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Haynes v. Dept. of Public Safety (12/30/93), 865 P 2d 753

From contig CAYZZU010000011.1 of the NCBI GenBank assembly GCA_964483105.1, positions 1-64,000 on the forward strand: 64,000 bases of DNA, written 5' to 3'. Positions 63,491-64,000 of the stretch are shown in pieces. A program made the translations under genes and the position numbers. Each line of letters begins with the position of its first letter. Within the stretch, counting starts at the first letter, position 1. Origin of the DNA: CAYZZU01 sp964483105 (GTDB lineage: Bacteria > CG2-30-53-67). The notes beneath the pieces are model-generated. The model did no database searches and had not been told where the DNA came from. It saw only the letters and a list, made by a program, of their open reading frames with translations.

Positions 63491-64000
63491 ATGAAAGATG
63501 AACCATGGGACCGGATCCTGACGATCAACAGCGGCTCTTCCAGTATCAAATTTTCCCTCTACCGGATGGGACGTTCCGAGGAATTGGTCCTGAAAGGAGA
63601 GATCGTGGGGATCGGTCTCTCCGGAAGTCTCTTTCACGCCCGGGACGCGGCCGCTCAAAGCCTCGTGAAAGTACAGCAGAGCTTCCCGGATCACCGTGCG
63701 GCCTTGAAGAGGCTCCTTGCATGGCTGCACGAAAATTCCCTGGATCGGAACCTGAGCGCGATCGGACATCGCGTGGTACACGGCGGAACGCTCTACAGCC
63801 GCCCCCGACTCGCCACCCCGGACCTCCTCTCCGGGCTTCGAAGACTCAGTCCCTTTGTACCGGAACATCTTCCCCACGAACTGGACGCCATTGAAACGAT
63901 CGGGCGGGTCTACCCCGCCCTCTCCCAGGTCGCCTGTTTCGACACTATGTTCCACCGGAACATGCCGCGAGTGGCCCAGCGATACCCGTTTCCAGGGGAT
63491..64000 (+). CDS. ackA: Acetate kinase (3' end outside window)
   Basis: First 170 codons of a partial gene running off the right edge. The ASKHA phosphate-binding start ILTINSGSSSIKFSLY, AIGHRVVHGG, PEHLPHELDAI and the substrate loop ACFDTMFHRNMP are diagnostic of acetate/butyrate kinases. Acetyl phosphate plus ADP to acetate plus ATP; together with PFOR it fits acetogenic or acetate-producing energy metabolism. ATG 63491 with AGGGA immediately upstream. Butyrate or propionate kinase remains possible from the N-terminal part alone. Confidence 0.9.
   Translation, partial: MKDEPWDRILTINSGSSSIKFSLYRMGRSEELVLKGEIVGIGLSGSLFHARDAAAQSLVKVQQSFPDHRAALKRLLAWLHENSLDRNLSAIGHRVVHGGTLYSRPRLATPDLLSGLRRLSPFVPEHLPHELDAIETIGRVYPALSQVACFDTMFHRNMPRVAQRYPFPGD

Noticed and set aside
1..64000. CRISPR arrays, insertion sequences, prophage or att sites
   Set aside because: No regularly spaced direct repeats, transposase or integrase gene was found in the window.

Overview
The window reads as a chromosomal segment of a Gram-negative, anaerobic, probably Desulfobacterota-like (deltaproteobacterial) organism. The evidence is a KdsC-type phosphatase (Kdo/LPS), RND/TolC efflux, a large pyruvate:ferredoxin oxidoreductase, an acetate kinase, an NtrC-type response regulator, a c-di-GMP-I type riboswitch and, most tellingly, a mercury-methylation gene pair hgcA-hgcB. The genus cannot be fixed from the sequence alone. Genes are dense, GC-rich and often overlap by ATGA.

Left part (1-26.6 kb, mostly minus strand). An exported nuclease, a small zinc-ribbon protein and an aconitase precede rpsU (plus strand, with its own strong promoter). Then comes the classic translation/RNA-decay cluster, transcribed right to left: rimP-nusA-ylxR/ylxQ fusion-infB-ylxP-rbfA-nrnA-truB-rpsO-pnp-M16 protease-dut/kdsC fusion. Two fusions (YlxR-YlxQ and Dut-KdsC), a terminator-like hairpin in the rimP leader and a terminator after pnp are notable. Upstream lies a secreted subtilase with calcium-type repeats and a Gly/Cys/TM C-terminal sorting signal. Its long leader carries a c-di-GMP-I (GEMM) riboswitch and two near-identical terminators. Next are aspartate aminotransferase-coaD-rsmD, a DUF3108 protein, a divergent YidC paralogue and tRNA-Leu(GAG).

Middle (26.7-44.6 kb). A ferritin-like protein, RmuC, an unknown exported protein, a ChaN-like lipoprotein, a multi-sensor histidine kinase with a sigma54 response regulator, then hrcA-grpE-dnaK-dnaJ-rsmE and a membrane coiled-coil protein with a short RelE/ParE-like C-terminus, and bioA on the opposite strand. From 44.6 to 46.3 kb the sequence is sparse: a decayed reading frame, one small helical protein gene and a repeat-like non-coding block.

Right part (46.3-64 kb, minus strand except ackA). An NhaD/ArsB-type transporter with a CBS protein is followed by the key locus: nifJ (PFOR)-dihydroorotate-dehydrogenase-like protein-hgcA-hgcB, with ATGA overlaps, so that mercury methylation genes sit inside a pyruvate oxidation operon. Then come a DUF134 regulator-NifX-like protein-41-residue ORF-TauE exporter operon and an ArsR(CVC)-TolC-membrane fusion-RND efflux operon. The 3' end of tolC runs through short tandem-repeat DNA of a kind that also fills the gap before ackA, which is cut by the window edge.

NOTICE: This opinion is subject to formal correction before publication in the Pacific Reporter. Readers are requested to bring errors to the attention of the Clerk of the Appellate Courts, 303 K Street, Anchorage, Alaska 99501. THE SUPREME COURT OF THE STATE OF ALASKA DANNY J. HAYNES, ) Supreme Court ) File No. S-4677 Appellant, ) ) Superior Court v. ) File No. 1KE-90-914 CI ) STATE OF ALASKA, DEPARTMENT OF ) PUBLIC SAFETY, ) ) O P I N I O N Appellee. ) ________________________________) [December 30, 1993 - No. 4040] Appeal from the Superior Court of the State of Alaska, First Judicial District, Ketchikan, Thomas E. Schulz, Judge. Appearances: Michael P. Heiser, Keene & Currall, Ketchikan, for Appellant. Dan N. Branch, Assistant Attorney General, Ketchikan, Charles E. Cole, Attorney General, Juneau, for Appellee. Before: Rabinowitz, Chief Justice, Burke, Matthews, Compton and Moore, Justices. BURKE, Justice. MATTHEWS, Justice, and RABINOWITZ, Chief Justice, dissenting. I. FACTUAL AND PROCEDURAL BACKGROUND Danny Haynes was arrested for driving while intoxicated. Following his arrest, Haynes submitted to an "Intoximeter 3000"breath analysis, which chemically tests for the presence of alcohol. See AS 28.35.031 ("A person who operates or drives a motor vehicle in this state . . . shall be considered to have given consent to a chemical test or tests of the person's breath. . . ."). The Intoximeter 3000 breath test produced a reading of .106 grams of alcohol per 210 liters of breath. The Intoximeter 3000 has a recognized margin of error of .01 grams per 210 liters of breath. Therefore, Haynes' actual breach alcohol content, as measured by the Intoximeter 3000, may have been as high as .116 or as low as .096. An alcohol level of .10 grams or more per 210 liters of the person's breath is required for the Department of Public Safety (the Department) to revoke a driver's license. AS 28.15.165(c); AS 28.35.030(a)(2). Applied in Haynes' favor, the .01 margin of error would equate to an actual result of .096 grams, a reading below the statutory minimum of .10 required for revocation. The hearing officer considered the margin of error inherent in Haynes' .106 test result, but declined to apply it in Haynes' favor. Instead, the hearing officer relied on the arresting officers' testimony that Haynes' personal appearance and behavior indicated that he was intoxicated, to find it more probable than not that Haynes' breath alcohol content was .10 or higher at the time of the test. Consequently, the Department revoked Haynes' license. The superior court affirmed the Department's revocation order, and this appeal followed. II. DISCUSSION A. Standard of Review We review the hearing officer's decision to revoke Haynes' driver's license independent of the superior court's decision, as the superior court was acting as an intermediate court of appeal. Jager v. State, 537 P.2d 1100, 1106 (Alaska 1975); State v. Marathon Oil Co., 528 P.2d 293, 298 (Alaska 1974). Because the issues presented in this appeal are purely questions of law, we are not bound by the lower court's decision. Rather, we will "adopt the rule of law that is most persuasive in light of precedent, reason, and policy. Guin v. Ha, 591 P.2d 1281, 1284 n. 6 (Alaska 1979). B. Consideration of Other Factors Alaska Statute 28.15.165(c) provides that the Department of Public Safety may revoke a person's license if "a chemical test under AS 28.35.031(a) produced a result described in AS 28.35.030(a)(2)." AS 28.15.165(c) (emphasis added). Alaska Statute 28.35.030(a)(2) provides that a person commits the crime of driving while intoxicated (DWI) if a breath analysis reveals that the person's breath sample contains .10 grams or more of alcohol per 210 liters of the person's breath. AS 28.35.030(a)(2). Alaska Statute 28.15.165(c) does not provide for consideration of other factors or circumstances, such as the appearance and behavior of the individual, in determining whether the person's breath did, in fact, contain the requisite level of alcohol.1 AS 28.15.165(c). Therefore, the hearing officer should not have considered evidence regarding Haynes' appearance and behavior in determining whether his actual breath alcohol level was over .10 grams. The officers' testimony regarding Haynes' appearance and behavior does not provide support for license revocation pursuant to AS 28.15.165(c).2 C. Margin of Error The legislature has the power to require the revocation of a driver's license on the basis of a particular test result or reading, despite its inherent margin of error, when the legislature expressly considers that margin and deems it sufficiently negligible such that it may be disregarded.3 In such circumstances, the test result is considered tolerably inaccurate, and, therefore, the Department may revoke a license on the basis of the test result without regard to the test's margin of error. In Barcott v. Department of Public Safety, 741 P.2d 226 (Alaska 1987), we addressed the issue of whether the hearing officer must consider the inherent margin of error in a chemical analysis designed to test the presence of alcohol in a person's breath.4 In the course of our analysis, we examined how courts in other jurisdictions interpreted their own DWI statutes with regard to the issue of inherent margin of error in a chemical blood/breath alcohol test. Id. at 229. Essentially, the courts' analyses hinged on whether the particular court interpreted its jurisdictional DWI statute to create an offense upon a test reading in excess of their statutory limit or upon an actual level of alcohol in excess of the limit. Courts that interpret their DWI statutes to create an offense upon a test reading in excess of the statutory limit presume that the legislature considered the inherent risk of error in the chemical analysis and found it to be tolerably inaccurate; thus, the courts did not require the fact finder to consider the inherent margin of error of a particular testing device.5 See State v. Rucker, 297 A.2d 400, 402-03 (Del. Super. Ct. 1972); Nugent v. Iowa Dep't of Transp., 390 N.W.2d 125, 128 (Iowa 1986); Schildgen v. Comm'r of Pub. Safety, 363 N.W.2d 800, 801 (Minn. App. 1985); State v. Lentini, 573 A.2d 464, 466-67 (N.J. Super. Ct. App. Div. 1990); Slagle v. State, 570 S.W.2d 916, 919 (Tex. Crim. App. 1978). In contrast, courts that interpret their DWI statute to create an offense upon an actual level of alcohol do not presume that their legislature considered the inherent margin of error of a chemical test; thus, those courts require the fact finder to consider the inherent margin of error before rendering a decision. See State v. Boehmer, 613 P.2d 916, 918-19 (Haw. Ct. App. 1980); State v. Bjornsen, 271 N.W.2d 839, 840 (Neb. 1978); State v. Prestier, 455 N.E.2d 24, 27 (Ohio Mun. Ct. 1982); State v. Keller, 672 P.2d 412, 414 (Wash. Ct. App. 1983). In Barcott, we adopted the latter reasoning and held that there was no evidence or indication that the Alaska Legislature considered the margin of error inherent to the Intoximeter 3000. Id. at 230. The legislature did not specifically approve the Department's use of the Intoximeter 3000 test, but rather authorized the Department to approve satisfactory techniques, methods, and standards of performing the analysis. AS 28.35.033(d); Barcott, 741 P.2d at 230.6 There is no indication that the legislature considered the .01 margin of error inherent to the Intoximeter 3000 in setting the legal limit at .10 grams per 210 liters of the person's breath. Therefore, we do not interpret AS 28.35.030(a)(2) as creating an offense for violation of the statutory .10 grams per 210 liters of breath, without regard to the margin of error inherent to the particular testing device utilized. In Alaska, a driver commits a DWI offense when his or her actual alcohol level exceeds .10 grams per 210 liters of breath. D. Due Process The question, then, is whether the margin of error must be applied in Haynes' favor. As a matter of statutory interpretation, we answer this question in the affirmative. It is well established that [a] driver's license is an important property interest, and the driver has a constitutional right to a meaningful hearing before the state can suspend his license. As in a criminal prosecution for driving while intoxicated, the breath test is of central importance in the administrative license revocation proceeding. The ability of the defendant to evaluate these tests is critical to his ability to present his case. Barcott, 741 P.2d at 228 (quoting Champion v. Dep't of Public Safety, 721 P.2d 131, 133 (Alaska 1986)). In Barcott, we held that the hearing officer violated the appellant's right to due process7 when he failed to consider the inherent inaccuracy of the Intoximeter 3000 breath test in determining that a test reading of .10 satisfied the statutory requirements to revoke the appellant's license. Thus, we reversed the decision and remanded the case to the Department for further proceedings consistent with the opinion.8 Barcott, 741 P.2d at 230. Given the .01 margin of error inherent to the Intoximeter 3000, a test reading of .106 could equate to a .096 actual test result. If the .01 margin of error is not applied in Haynes' favor, the deprivation of an important property interest could result where the actual breath test result was below .10 grams. Absent express legislative intent to the contrary, we hold that failure to apply the inherent margin of error of a particular testing device in favor of the person subject to license revocation violates due process of law as guaranteed by the Alaska Constitution.9 Alaska Const. art. I, 7. In summary, we hold that a chemical breath test reading or result which may be reduced below the level of .10 grams per 210 liters of the person's breath, by applying the margin of error inherent in the particular test used, cannot serve as the basis for a license revocation under AS 28.15.165(c). Extrinsic evidence of intoxication does not mitigate the inherent error; the error remains, and must be applied to the test reading. In light of the .01 acknowledged margin of error in the breath test administered to Danny Haynes in the case at bar, the Department was not authorized to revoke Haynes' driver's license under AS 28.15.165(c). The decision of the hearing officer is REVERSED and the case is REMANDED for further proceedings consistent with this opinion. MATTHEWS, Justice, joined by RABINOWITZ, Chief Justice, dissenting. I. Under AS 28.15.165(a) and (c), the Department of Public Safety is required to revoke the driver's license of a person driving a motor vehicle where a chemical test administered to the person "produces a result described in AS 28.35.030(a)(2) . . ." namely, "0.10 grams or more of alcohol per 210 liters of the person's breath . . . ." Today's opinion construes this statutory system to mean that the department must revoke the driver's license of a driver who is administered a chemical test where the test produces a result of .11 grams or more of alcohol. This result is required, according to the majority opinion, because "[a]s a matter of statutory construction"(Slip Op. 7, 8) there is no evidence that the legislature considered the .01 margin for error inherent in the testing device.10 "Where a statute's meaning appears clear and unambiguous . . . the party asserting a different meaning bears a correspondingly heavy burden of demonstrating contrary legislative intent." University of Alaska v. Geistauts, 666 P.2d 424, 428 n.5 (Alaska 1983) (quoted in Lagos v. City and Borough of Sitka, 823 P.2d 641, 643 (Alaska 1991)). This means that the plainer the language of the statute, the more convincing the evidence of contrary legislative intent must be. State v. Alex, 646 P.2d 203, 208 n.4 (Alaska 1982). Here the statute is plain in that it precisely defines the minimum test result which mandates license revocation. Since, as the majority opinion points out, there is no legislative history indicating that the legislature intended to use a different minimum level, we are required to construe the statute to mean what it says. I do not believe that it is right to say that a statute does not mean what it appears to mean because there is no legislative history indicating that the apparent plain meaning of the statute is the actual meaning. That is what today's opinion does. II. While I think the above correctly identifies the logical flaw in the majority opinion, I should add that it also oversimplifies the problems presented by this case. There are two related problems which we should face. The first is that this court has never defined the elements of the license revocation offense. They should be defined. The second is that our prior decision in Barcott v. State, Dep't of Public Safety, 741 P.2d 226 (Alaska 1987), is poorly reasoned and based on an erroneous assumption regarding the elements of the license revocation offense. It should be overruled. The following discussion addresses these problems. A. Elements of the License Revocation Offense The critical debate here is whether a failing test result alone is all that is required to revoke a driver's license or whether a failing test result and an illegal blood or breath alcohol level are needed.11 To fully understand this question our statutes which define the criminal offense of driving while intox icated as well as the license revocation offense must be examined. The statutory provisions which govern this case are AS 28.15.165, 28.15.166, and 28.35.030(a). Under AS 28.15.165(a) if a chemical test given to a driver "produces a result described in AS 28.35.030(a)(2)"a notice must be given to the driver that the Department of Public Safety intends to revoke the driver's license to operate a motor vehicle. (Emphasis added.) License revocation follows unless the driver makes a request for review under AS 28.15.166 within seven days after receipt of the notice. When a request for review is made, the driver is entitled to a hearing before a hearing officer designated by the Commissioner of Public Safety. AS 28.15.166(f). The issues to be determined at the hearing are expressly limited as follows: (g) The hearing under this section shall be limited to the issues of whether the arresting officer has reasonable grounds to believe that the person was driving a motor vehicle while intoxicated and whether . . . (2) the chemical test . . . produced a result described in AS 28.35.030(a)(2). AS 28.15.166(g) (emphasis added). If both of these issues are determined in the affirmative by a preponderance of the evidence the license is revoked. AS 28.15.166(j). If one or both of the issues are determined in the negative the license is not revoked. Id. Alaska Statute 28.35.030(a)(2) describes the "result" referred to in AS 28.15.165(a) and AS 28.15.166(g)(2). It provides: (a) A person commits the crime of driving while intoxicated if the person operates or drives a motor vehicle or operates an aircraft or a watercraft . . . . (2) when, as determined by a chemical test taken within four hours after the alleged offense was committed, there is 0.10 percent or more by weight of alcohol in the person's blood or 100 milligrams or more of alcohol per 100 milliliters of blood, or when there is 0.10 grams or more of alcohol per 210 liters of the person's breath[.] AS 28.35.030(a)(2). The primary function of AS 28.35.030(a)(2) is to express the elements of one of three ways in which a person may commit the crime of driving while intoxicated.12 Although the elements of the subsection (a)(2) DWI offense have never been defined by this court or by the court of appeals, the court of appeals has interpreted language in a municipal ordinance similar to AS 28.35.030(a)(2). See Erickson v. Municipality of Anchorage, 662 P.2d 963, 967 (Alaska App. 1983). The court construed the ordinance to require the driver's actual breath alcohol level to be above legal levels at the time of operation of a motor vehicle. Id. at 967. According to the plurality of the court, an elevated test result was intended to be presumptive proof of an actual illegal alcohol level. Id. Judge Singleton wrote a concurring opinion in which he expressed the view that a bad test result alone -- so long as the driver had not consumed alcohol between the time that he drove and was tested -- was the essence of the offense. Id. at 970 (Singleton, J., concurring). Judge Singleton stated: "The jury need not determine the precise blood alcohol level that existed at any given time while the defendant was operating his vehicle." Id. at 968. This difference of opinion is reflected in the case law of other juris dictions. Some courts read their DWI statute, as Judge Singleton did, to create an offense of registering a blood/breath alcohol test reading in excess of the statutory limit. See Nugent v. Iowa Dep't of Transp., 390 N.W.2d 125, 128 (Iowa 1986); Schildgen v. Commissioner of Pub. Safety, 363 N.W.2d 800, 801 (Minn. App. 1985); State v. Lentini, 573 A.2d 464, 466-67 (N.J. Super. App. Div. 1990). If a properly administered test registers a result at or above the statutory level the offense is automatic.13 Under this view, any margin of error or inherent inaccuracy in the testing technology can be seen as tolerated by the legislature which prescribed the statutory requirements of the offense. See State v. Rucker, 297 A.2d 400, 403 (Del. Super. 1972); Slagle v. State, 570 S.W.2d 916, 919 (Tex. 1978). Thus, evidence concerning the testing equipment's margin of error is irrelevant because such evidence tends to prove the individual's actual alcohol content and does not shed light upon the proper functioning or use of the testing equipment. Under a second approach, courts read their DWI statute, as the plurality of the court of appeals did in Erickson, to require an actual blood or breath alcohol content at or above the statutory level. See e.g., People v. Campos, 188 Cal. Rptr. 366, 368 (Cal. Super. 1982); State v. Prestier, 455 N.E.2d 24, 27 (Ohio Mun. 1982). Under this view, the results of a chemical sobriety test are treated as a means of proving actual alcohol content. Thus, the inherent margin of error for any testing equipment is relevant to the issue of the accuracy of the test equipment's measurement of actual alcohol content. Courts in these jurisdictions admit and permit the utilization of non-test evidence of intoxication. E.g., State v. Babcock, 419 N.W.2d 527 (Neb. 1988); State v. Gates, 777 P.2d 717, 720-21 (Haw. App. 1989); State v. Brockaway, 441 N.E.2d 602 (Ohio App. 1981); State v. Keller, 672 P.2d 412, 413-14 (Wash. App. 1983). While AS 28.35.030(a)(2) is ambiguous with respect to the necessary elements of the crime of DWI, does the ambiguity carry through to the conduct necessary to give rise to an administrative license revocation under AS 28.15.165 and .166? Today's majority opinion states that the criminal DWI offense requires an actual alcohol level at or above statutory limits, and implies that an illegal actual alcohol level is also needed for license revocation. I disagree with the latter conclusion. It seems to me that the most straightforward reading of our statutes is that all that is required for license revocation is a failing test result based on a properly administered test. Alaska Statute 28.15.165(a) requires only "a chemical test" properly administered which "produces a result" at or above statutory limits. Use of the term "result"in .165(a) rather than language which suggests the need for illegal levels of alcohol present in the person's blood or breath, as in AS 28.35.030(a)(2), points to this conclusion. Moreover, the fact that by the express terms of AS 28.15.166(g) the issue at the license revocation hearing is limited to whether the chemical test "produced a result"at illegal levels also suggests that the test result itself is the critical element. As noted above, in jurisdictions where an actual level of alcohol is critical, evidence of intoxication independent of the test result is admissible. Today's opinion concludes that no evidence other than the test result may be admitted to prove actual alcohol levels. This is an accurate reading of the limitation imposed by AS 28.15.165(g)(2) but that limitation only makes sense if the test result rather than actual alcohol level is the critical fact for determination. One must ask why a legis lature would enact a statutory scheme in which actual levels of alcohol are critical and then preclude the state from employing non-test evidence which tends to prove that such levels exceeded legal limits in particular cases? The answer is that this would be a very odd thing for a legislature to do. No rationale for a system weighted so artificially and heavily in favor of the drinking driver can readily be hypothesized. Thus, the legislature probably intended that the critical element for license revocation was merely a failing test result. B. Barcott v. State, Dep't of Public Safety As in this case, the driver in Barcott v. State, Dep't of Public Safety, 741 P.2d 226 (Alaska 1987), was tested by an Intoximeter 3000. The test indicated a .10 alcohol level and the driver's license was suspended. Id. at 227. Barcott claimed that the administrative hearing officer denied him due process of law by refusing to consider the device's .01 inherent margin for error. Id. We agreed and remanded for further proceedings. Id. The Barcott opinion is unclear as to whether a failing test result produced by a properly administered test was sufficient for license revocation or whether a failing test and an illegal alcohol breath or blood level are required. There is much in the opinion which suggests that the court assumed that both a failing test result and an illegal level of alcohol were essential. Throughout the opinion the controlling issue is framed in terms of the hearing officer's refusal to consider evidence of the margin for error, not that the margin for error was necessarily dispositive. See id. The rehearing history of Barcott as reflected in the public records of this court, but not in the published opinion, makes clear that our decision was based on the assumption that actual alcohol content was relevant. When the original Barcott opinion was issued the final sentence read: "The decision of the hearing officer is reversed." The State filed a petition for rehearing, contending that the reversal without a remand instruc tion amounted to a finding by this court that revocation of Barcott's license was not permissible under any circumstances and, therefore, Barcott's license had to be restored without the State having an opportunity to present its case to a hearing officer. The court granted the State's petition and added the current remand language: "and the case is remanded to the department for further proceedings consistent with this opinion." Id. at 230. The only sensible explanation for this action is that the Barcott court assumed that a driver's actual alcohol level was an element of the license revocation offense, therefore the State should be allowed on remand to present evidence of the driver's actual alcohol level in addition to the test score. Given my conclusion that a failing test result alone is the critical element in license revocation cases and that a driver's actual alcohol level is irrelevant, Barcott's holding that it is a violation of due process not to consider a testing device's inherent margin for error is plainly wrong. Drunken driving is a social problem of considerable magnitude. The legislature can respond to this problem by making it an offense to drive when a test of the driver's blood or breath yields a given test reading as long as there is a reasonable relationship between the level established by the legislature and driver impairment. In setting a level, a certain testing margin of error is tolerable within reasonable limits. Clearly the legislature could prohibit driving with an actual alcohol content of .09.14 Thus, there is no reason to condemn as fundamentally unfair, and therefore unconstitutional, a license revocation procedure in which a driver is sanctioned for a test reading of between .10 and .109, given a .01 margin for error. If, on the other hand, actual alcohol level is the critical element, I agree that it would be unfair not to permit consideration of the testing device's margin for error. However, it is one thing to allow consideration of a device's margin for error along with other evidence bearing on the issue of intoxica tion.15 This is what we did in Barcott. It is another and much more questionable thing to conclude that whenever a test result is such that considering the margin for error an innocent alcohol level is possible, there can be no license revocation because no other evidence of intoxication can be received. This conclusion is strange not only because there is no apparent purpose for the limitation, but also because no other jurisdiction in which actual alcohol level is critical employs such a limitation. III. In conclusion, I would affirm the decision of the superior court which affirmed the revocation of Haynes' driver's license. The critical requirement for license revocation is a properly given test which produces a failing score. Barcott, which assumes otherwise, should be overruled. The legislature has established the point at and above which a test score is to be regarded as failing. That point is .10. The majority opinion errs in changing that point to .11 where an Intoximeter 3000 is used. Under our view of the plain meaning rule of statutory construction, the apparent plain meaning of a statute cannot be changed except where there exists compelling legislative history that a different meaning was intended. By relying on the absence of legislative history to alter the plain meaning of the current statutory system, today's opinion stands the plain meaning rule on its head. _______________________________ 1 AS 28.15.165(c) refers to the circumstances surrounding the arrest, but not for the purpose of determining the accuracy of a particular chemical test. The statute provides: Upon receipt of a sworn report of a law enforcement officer that a chemical test under AS 28.35.031(a) produced a result described in AS 28.35.30(a)(2) or that a person refused to submit to a chemical test under AS 28.35.031(a), that notice under (a) of this section was provided to the person, and that contains a statement of the circumstances surroun-ding the arrest and the grounds upon which the officer's belief that the person was driving while intoxicated a motor vehicle for which a driver's license is required was based, the department shall revoke the person's license. . . . AS 28.15.165(c) (emphasis added). 2 Were we to allow extrinsic evidence to overcome the margin of error inherent in the test result, the department could revoke the license of a driver testing well below .10, if the extrinsic evidence was sufficiently persuasive to convince the Department that the driver's "true"breath alcohol content was .10 or higher when the test was performed. Although it is doubtful that the legislature intended AS 25.55.165(c) to operate in this fashion, such a result is possible employing the reasoning of the hearing officer in this case. 3 An "acceptable" margin of error is one having reasonable limits. A greater margin of error could not be conveniently ignored, without inviting a constitutional challenge. 4 The Intoximeter 3000 was the instrument utilized to perform the breath test in Barcott, as well. 741 P.2d at 227. 5 These courts do, however, consider deficiencies in the administration of the test and/or operation of the device which may tend to support a defendant's argument that the machine did not, in fact, produce a test result above the legal limit. 6 This observation is not intended to suggest that the Department's use of the Intoximeter 3000 is unauthorized. See Barcott, 741 P.2d at 230. 7 Article I, section 7 of the Alaska Constitution provides: No person shall be deprived of life, liberty, or property, without due process of law. The right of all persons to fair and just treatment in the course of legislative and executive investigations shall not be infringed. Alaska Const. art. 1, 7. 8 The issue of whether the margin of error must be applied in favor of the defendant was not before this court in Barcott. Thus, it would have been premature to address the issue at that time. 9 Although the margin of error inherent to the Intoximeter 3000 is .01, the margin of error inherent to another type of testing device may be more or less than .01. See, e.g., People v. Campos, 188 Cal. Rptr. 366 (Cal. App. Dep't Super. Ct. 1982) (.005 margin of error); People v. Cansel, 520 N.Y.S.2d 509, 510 (N.Y. Crim. Ct. 1987) (.001 margin of error). The Alaska Legislature had not set forth a "margin of error"standard. See AS 28.35.033(d). Thus, the Department may, at some point in the future, adopt a testing procedure or device which has a higher or lower margin of error than the Intoximeter 3000. Were we to presume that the legislature intended the .10 statutory level to reflect a test reading instead of an actual test result, we would be sanctioning a varying statutory level, depending upon the device utilized. 10 The majority thus has adopted what one journal has called the "discount approach": the breath test reading is reduced to the lowest level possible given the margin for error. Note, Is DWI DOA?: Admissibility of Breath Testing Evidence in the Wake of Recent Challenges to Breath Testing Devices, 20 Sw. U. L. Rev., 247, 272-78 (1991). According to this article, the discount approach was very briefly employed by courts in Nebraska and New Jersey, but now has been judicially overruled in both of those states. Id. at 273-74, 276. Neither the article nor the majority opinion mention any jurisdiction which currently uses the discount approach. This article also demonstrates that the problem we are con fronted with today is only the tip of the margin for error ice- berg. Because of individual physiological differences, the ratio used to convert breath alcohol concentrations into blood alcohol concentrations -- the partition ratio -- currently fixed at 1 to 2100, is not universal and may yield improperly high results in some individuals. Id. at 260; see Cooley v. Municipality of Anchorage, 649 P.2d 251, 254 n.7 (Alaska App. 1982) (expert testimony indicated breathalyzer yielded improperly high results in 14% of cases). A lower partition ratio can skew breathalyzer readings significantly. For example, the Nebraska Supreme Court reduced a defendant's breath test reading by 52.38% because of the possibility that his partition ratio was 1:1,100 rather than 1:2,100. See State v. Burling, 400 N.W.2d 872 (Neb. 1987) (following discount approach subsequently abandoned in State v. Babcock, 419 N.W.2d 527, 530 (Neb. 1988)). 11 The second footnote in today's majority opinion suggests that if non-test evidence of intoxication were allowed even a driver who passed a test might suffer a license revocation. However, such a result would not be possible as long as the elements of the offense include a failing test score and an illegal alcohol level. Of course, if a failing test result alone suffices, non-test evidence of intoxication is irrelevant. 12 The other two means are driving (1) while under the influence of intoxicating liquor or controlled substance or (3) while under the combined influence of intoxicating liquor and another substance. AS 28.35.030(a)(1) and (3). 13 Importantly, even these courts recognize that the test must be "properly administered." Any evidence that the test equipment fails to meet legal operating or maintenance requirements or that the officer administering the test failed to follow proper procedures may, of course, be admitted to prove that, in fact, an individual never actually produced a test result above the legal limit. Note, however, that this argument takes the position that this particular test result was unreliable, not that the testing method per se is inaccurate. 14 A number of states have established an .08% blood alcohol level at or above which a driver is per se guilty of DWI. Cal. Veh. Code 23152(b) (West Supp. 1990); Me. Rev. Stat. Ann. tit. 29, 1312-B(1)(B) (West Supp. 1989); Or. Rev. Stat. 813.010(1)(a) (1987); Utah Code Ann. 41-6-44(1)(a) (1988). Congress has encouraged all states to adopt a .04% level for commercial vehicle drivers, 49 U.S.C. 2707(f)(4) (Supp. 1990) and Alaska has complied. AS 28.33.030(a). 15 It is well settled that non-test evidence by either lay witnesses or trained police officers concerning a party's intox ication is admissible. Loof v. Sanders, 686 P.2d 1205, 1213 (Alaska 1984). In addition to observation evidence concerning intoxication, non-test evidence of intoxication may include independent quantitative evidence as to the amount of drinking the driver has done before the arrest. This is sometimes very persuasive, as was the case in State v. Keller, 672 P.2d 412, 414 (Wash. App. 1983), where the defendant admitted drinking "six beers and two tequilas"prior to driving.